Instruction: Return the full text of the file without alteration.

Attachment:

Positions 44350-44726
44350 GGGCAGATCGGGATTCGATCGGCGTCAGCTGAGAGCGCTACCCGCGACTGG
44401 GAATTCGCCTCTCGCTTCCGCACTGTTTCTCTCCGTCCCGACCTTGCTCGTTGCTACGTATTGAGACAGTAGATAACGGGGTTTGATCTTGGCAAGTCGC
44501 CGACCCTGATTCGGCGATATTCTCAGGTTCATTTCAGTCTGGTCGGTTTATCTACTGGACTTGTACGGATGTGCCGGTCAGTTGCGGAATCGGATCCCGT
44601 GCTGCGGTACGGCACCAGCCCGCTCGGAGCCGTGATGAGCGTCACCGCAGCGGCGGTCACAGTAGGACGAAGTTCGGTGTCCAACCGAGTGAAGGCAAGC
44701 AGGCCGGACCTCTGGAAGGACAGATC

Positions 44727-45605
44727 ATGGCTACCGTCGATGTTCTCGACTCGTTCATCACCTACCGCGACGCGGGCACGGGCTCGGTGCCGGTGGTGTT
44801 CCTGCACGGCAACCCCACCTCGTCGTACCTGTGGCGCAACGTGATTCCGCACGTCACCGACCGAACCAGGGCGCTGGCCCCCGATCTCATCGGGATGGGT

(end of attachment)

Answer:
Positions 44350-44726
44350 GGGCAGATCGGGATTCGATCGGCGTCAGCTGAGAGCGCTACCCGCGACTGG
44401 GAATTCGCCTCTCGCTTCCGCACTGTTTCTCTCCGTCCCGACCTTGCTCGTTGCTACGTATTGAGACAGTAGATAACGGGGTTTGATCTTGGCAAGTCGC
44501 CGACCCTGATTCGGCGATATTCTCAGGTTCATTTCAGTCTGGTCGGTTTATCTACTGGACTTGTACGGATGTGCCGGTCAGTTGCGGAATCGGATCCCGT
44601 GCTGCGGTACGGCACCAGCCCGCTCGGAGCCGTGATGAGCGTCACCGCAGCGGCGGTCACAGTAGGACGAAGTTCGGTGTCCAACCGAGTGAAGGCAAGC
44701 AGGCCGGACCTCTGGAAGGACAGATC

Positions 44727-45605
44727 ATGGCTACCGTCGATGTTCTCGACTCGTTCATCACCTACCGCGACGCGGGCACGGGCTCGGTGCCGGTGGTGTT
44801 CCTGCACGGCAACCCCACCTCGTCGTACCTGTGGCGCAACGTGATTCCGCACGTCACCGACCGAACCAGGGCGCTGGCCCCCGATCTCATCGGGATGGGT